For Youth Week we’re profiling three of our Youth Champions – selected probation officers, case managers, and practice leaders who have been nominated to be champions of direct engagement with young offenders at their prison site or service centre.
Case Manager Dorothee (Dot) Boudelot says being a Youth Champion is a bit like growing a flower. It starts with planting the seed of an idea that change is possible. Next, with a bit of nurturing the young men start to grow towards their potential. Finally, after perhaps weathering a storm or two, the men begin to blossom.
Dot, a horticulturalist by trade, started working at Manawatu Prison five years ago as a Corrections Officer and now works as a Case Manager. She quickly recognised that young men in prison need different support to older men, so she became a Youth Champion within the prison. The Tu Mai unit was developed a few years later to enable more focused work with these young men.
“These men are still developing, so by showing them a different way of life they have a greater chance of breaking the cycle of offending,” says Dot.
“Being a Youth Champion is all about giving the men what they need to grow as an individual. It’s about letting them know you’ve got their back and you’re there to help them achieve their goals – such as getting a job, studying, or staying out of prison. Many of them have never had this kind of support before.”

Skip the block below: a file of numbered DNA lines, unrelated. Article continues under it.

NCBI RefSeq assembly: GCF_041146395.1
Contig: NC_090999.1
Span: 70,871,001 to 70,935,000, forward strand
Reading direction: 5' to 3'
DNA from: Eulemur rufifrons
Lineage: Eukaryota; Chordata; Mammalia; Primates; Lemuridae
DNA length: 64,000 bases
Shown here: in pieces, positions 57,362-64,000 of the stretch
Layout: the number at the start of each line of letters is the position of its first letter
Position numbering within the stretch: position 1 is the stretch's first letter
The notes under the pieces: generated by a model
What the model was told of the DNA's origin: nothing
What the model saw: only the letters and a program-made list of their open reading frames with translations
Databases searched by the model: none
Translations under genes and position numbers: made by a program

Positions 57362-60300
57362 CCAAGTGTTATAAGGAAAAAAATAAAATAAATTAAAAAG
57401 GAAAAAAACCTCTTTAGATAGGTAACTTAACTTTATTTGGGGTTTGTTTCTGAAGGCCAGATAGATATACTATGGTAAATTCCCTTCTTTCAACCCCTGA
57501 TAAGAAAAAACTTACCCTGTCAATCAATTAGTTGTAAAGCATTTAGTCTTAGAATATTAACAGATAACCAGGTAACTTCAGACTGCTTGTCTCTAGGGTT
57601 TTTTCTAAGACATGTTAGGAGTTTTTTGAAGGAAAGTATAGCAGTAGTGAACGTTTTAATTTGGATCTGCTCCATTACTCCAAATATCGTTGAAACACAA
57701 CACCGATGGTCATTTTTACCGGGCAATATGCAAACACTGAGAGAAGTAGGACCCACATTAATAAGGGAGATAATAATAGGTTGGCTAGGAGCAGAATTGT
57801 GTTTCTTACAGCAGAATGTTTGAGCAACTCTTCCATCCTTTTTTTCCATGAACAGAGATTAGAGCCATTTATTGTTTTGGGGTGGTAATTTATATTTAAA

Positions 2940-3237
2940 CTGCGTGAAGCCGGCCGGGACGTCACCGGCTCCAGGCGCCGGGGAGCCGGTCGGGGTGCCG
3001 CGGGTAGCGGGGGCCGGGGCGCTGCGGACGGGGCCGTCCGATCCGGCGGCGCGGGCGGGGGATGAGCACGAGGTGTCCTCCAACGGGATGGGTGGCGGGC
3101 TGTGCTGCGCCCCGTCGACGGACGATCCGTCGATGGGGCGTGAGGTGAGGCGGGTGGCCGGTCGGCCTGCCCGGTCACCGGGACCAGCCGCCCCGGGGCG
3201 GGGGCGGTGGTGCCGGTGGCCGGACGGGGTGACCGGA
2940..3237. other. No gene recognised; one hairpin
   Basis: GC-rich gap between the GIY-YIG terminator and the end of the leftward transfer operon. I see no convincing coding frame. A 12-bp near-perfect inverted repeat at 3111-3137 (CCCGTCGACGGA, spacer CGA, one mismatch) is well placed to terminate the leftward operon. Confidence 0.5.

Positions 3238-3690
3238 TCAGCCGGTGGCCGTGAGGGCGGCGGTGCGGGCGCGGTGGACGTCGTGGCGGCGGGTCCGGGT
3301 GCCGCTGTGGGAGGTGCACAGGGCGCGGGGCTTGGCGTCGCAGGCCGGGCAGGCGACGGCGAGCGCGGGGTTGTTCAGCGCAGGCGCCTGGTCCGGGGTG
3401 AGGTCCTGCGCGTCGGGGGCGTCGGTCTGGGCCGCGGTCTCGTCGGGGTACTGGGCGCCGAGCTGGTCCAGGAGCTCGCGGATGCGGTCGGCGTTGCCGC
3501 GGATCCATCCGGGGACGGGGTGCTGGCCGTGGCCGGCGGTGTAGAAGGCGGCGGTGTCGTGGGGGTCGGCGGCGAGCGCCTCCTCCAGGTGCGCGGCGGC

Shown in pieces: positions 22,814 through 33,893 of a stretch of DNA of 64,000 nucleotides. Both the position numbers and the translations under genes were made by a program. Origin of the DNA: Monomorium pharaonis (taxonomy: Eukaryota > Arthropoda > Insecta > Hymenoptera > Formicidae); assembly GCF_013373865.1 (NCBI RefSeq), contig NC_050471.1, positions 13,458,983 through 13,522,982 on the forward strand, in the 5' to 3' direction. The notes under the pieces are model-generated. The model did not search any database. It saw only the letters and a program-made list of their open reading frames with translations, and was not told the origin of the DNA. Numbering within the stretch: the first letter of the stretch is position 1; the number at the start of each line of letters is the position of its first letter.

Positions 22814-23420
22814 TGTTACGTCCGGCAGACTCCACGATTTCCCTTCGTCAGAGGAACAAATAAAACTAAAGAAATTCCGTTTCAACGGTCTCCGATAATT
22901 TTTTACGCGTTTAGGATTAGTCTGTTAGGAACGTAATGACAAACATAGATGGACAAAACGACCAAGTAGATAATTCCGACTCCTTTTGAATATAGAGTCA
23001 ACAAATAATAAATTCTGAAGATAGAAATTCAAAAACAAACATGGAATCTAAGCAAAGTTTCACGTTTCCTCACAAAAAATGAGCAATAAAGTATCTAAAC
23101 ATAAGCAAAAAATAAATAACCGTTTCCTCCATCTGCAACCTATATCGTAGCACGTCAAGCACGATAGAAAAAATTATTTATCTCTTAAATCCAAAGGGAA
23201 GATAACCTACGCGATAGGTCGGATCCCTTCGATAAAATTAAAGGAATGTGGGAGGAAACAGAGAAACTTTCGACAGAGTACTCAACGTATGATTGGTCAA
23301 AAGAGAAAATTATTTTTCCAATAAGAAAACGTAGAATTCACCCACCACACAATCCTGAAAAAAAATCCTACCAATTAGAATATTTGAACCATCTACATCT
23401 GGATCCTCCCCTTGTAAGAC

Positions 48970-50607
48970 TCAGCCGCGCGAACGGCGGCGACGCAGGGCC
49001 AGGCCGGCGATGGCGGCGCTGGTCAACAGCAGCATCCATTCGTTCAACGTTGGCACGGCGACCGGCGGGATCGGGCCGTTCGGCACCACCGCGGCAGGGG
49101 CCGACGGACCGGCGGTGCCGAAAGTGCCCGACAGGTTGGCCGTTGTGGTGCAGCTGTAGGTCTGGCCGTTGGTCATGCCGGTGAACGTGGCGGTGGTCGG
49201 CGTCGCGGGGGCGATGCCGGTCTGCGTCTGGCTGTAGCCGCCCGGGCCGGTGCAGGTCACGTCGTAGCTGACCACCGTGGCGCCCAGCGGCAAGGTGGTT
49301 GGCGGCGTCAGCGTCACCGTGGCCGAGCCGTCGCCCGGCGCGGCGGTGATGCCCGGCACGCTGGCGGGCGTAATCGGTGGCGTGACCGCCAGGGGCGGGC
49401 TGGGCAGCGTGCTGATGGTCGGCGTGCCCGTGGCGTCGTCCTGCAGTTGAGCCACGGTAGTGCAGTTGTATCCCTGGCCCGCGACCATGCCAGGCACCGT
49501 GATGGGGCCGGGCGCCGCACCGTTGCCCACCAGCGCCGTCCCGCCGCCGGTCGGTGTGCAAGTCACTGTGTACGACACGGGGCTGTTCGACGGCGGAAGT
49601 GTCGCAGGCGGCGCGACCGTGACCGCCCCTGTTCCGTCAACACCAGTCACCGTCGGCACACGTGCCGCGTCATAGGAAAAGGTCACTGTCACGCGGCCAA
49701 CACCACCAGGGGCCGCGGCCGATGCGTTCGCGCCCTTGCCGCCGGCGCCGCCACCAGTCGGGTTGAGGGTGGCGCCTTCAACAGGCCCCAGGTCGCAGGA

She says in can be a bumpy ride and it is disheartening if a young man returns to prison. However, it’s all about the small wins.
“It’s a fantastic feeling when you bump into one of the young men you’ve worked with in the street and they want to tell you everything they’ve achieved since they left prison. It’s encouraging to know that I’ve made a real connection, and something has clicked with them.”
Dot is also the district lead for the area, which means she supports and mentors other Youth Champions.
In her spare time Dot volunteers for the Palmerston Youth Network and the Diabetes Trust. Dot was diagnosed with type 1 diabetes and acts a mentor for young people with the same disease. She feels this work helps her to branch together the men in the Tu Mai Unit with young people in the local community.
“It’s about putting a youth perspective on everything we do,” says, a Rimutaka Prison Programme Facilitator Juliet Leeming.
“As a Youth Champion you empower a young person while also supporting them to do the right thing.”
Each Youth Champion has their own way of achieving this, but Juliet explains that their collective aim is the same: to be an advocate for young people, have a ‘youth approach’ to work, and support other colleagues to do the same.
Juliet praises her counterparts, many of whom have previous youth work experience, for going above and beyond and working creatively in challenging circumstances. However, Juliet herself has also set the bar high.
A Youth Champion since 2016, Juliet has worked in a number of youth related roles and has volunteered with Youthline since 2014 as a phone counsellor, supervisor, and facilitator.
She was instrumental in setting up Ara Taiohi training on the Youth Code of Ethics specifically for Corrections colleagues.